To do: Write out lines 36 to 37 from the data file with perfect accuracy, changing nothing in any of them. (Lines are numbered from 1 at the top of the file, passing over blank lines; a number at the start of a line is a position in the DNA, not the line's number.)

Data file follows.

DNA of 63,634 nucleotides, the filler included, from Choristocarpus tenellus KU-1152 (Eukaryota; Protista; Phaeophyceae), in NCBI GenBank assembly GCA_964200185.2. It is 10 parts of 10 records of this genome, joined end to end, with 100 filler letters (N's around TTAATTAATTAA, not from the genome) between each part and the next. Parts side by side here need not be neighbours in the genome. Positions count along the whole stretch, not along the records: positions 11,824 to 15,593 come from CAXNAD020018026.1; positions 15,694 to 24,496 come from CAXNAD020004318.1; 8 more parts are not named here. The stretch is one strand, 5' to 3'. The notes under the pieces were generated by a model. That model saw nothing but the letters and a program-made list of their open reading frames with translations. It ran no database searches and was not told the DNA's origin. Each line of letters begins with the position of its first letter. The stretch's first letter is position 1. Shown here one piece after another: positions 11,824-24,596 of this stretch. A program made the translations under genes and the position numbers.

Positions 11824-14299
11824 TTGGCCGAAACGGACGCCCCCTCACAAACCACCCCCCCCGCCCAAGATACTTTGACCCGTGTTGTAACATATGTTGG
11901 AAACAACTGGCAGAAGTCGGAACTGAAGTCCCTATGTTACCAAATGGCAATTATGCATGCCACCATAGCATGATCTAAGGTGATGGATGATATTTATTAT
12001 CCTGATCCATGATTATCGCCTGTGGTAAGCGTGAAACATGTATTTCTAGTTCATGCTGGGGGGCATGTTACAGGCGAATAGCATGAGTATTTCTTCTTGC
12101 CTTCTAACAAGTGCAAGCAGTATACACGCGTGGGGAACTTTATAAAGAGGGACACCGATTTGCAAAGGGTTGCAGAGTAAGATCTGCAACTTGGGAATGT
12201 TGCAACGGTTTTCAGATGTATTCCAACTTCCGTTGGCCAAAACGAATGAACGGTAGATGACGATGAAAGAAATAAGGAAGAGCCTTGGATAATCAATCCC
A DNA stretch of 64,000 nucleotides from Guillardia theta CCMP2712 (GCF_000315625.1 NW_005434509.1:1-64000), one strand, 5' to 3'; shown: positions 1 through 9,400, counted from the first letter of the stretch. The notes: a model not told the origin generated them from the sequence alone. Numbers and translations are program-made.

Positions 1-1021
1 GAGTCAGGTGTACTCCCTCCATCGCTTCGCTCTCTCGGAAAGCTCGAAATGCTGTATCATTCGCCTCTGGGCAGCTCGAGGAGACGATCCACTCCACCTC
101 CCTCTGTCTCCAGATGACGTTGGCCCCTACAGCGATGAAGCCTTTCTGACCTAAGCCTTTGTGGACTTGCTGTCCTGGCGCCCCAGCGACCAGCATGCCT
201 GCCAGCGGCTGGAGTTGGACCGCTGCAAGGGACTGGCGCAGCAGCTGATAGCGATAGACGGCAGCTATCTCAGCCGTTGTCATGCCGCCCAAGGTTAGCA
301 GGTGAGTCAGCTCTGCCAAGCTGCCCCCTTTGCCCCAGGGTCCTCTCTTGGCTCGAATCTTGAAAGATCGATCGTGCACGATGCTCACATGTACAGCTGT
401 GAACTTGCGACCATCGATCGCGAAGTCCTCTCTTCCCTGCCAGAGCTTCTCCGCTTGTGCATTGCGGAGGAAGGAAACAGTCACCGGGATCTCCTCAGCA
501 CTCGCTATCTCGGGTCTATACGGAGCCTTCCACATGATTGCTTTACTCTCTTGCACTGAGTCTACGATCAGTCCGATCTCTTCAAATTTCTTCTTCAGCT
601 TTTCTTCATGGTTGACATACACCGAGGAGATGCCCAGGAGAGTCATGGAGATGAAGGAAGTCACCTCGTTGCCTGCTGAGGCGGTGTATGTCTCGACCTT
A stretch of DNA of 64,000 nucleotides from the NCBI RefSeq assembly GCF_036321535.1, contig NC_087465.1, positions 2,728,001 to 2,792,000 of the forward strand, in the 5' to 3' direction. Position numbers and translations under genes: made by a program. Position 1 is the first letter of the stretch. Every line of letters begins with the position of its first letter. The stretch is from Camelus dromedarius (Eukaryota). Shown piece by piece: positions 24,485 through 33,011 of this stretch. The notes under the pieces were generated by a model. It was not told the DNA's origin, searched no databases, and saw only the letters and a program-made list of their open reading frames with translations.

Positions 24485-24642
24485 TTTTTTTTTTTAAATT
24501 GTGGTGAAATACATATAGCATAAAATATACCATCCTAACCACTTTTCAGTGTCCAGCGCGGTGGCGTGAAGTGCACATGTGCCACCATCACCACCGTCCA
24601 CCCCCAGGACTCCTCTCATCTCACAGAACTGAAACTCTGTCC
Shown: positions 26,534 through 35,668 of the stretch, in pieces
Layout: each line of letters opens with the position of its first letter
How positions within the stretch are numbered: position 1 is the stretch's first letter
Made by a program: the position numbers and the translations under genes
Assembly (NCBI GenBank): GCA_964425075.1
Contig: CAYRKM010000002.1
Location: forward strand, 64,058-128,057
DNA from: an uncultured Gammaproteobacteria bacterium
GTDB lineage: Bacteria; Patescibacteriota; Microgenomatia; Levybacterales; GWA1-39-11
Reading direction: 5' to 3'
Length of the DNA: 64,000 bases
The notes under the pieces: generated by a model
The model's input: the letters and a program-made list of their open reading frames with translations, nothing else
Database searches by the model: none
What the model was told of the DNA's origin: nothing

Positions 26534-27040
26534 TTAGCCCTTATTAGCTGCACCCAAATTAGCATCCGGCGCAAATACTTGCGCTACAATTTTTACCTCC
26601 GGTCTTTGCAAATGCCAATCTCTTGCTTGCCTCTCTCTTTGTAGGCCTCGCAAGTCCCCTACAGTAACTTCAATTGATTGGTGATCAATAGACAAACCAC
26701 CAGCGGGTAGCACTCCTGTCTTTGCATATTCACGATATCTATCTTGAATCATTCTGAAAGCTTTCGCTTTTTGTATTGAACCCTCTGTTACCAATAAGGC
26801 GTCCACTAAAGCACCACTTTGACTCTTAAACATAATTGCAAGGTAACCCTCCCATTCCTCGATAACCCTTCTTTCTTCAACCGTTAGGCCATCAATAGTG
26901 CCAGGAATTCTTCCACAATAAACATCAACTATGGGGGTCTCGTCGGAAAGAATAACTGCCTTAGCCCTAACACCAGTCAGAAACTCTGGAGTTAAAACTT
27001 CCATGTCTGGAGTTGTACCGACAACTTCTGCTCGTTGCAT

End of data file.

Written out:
What the model was told of the DNA's origin: nothing

Positions 26534-27040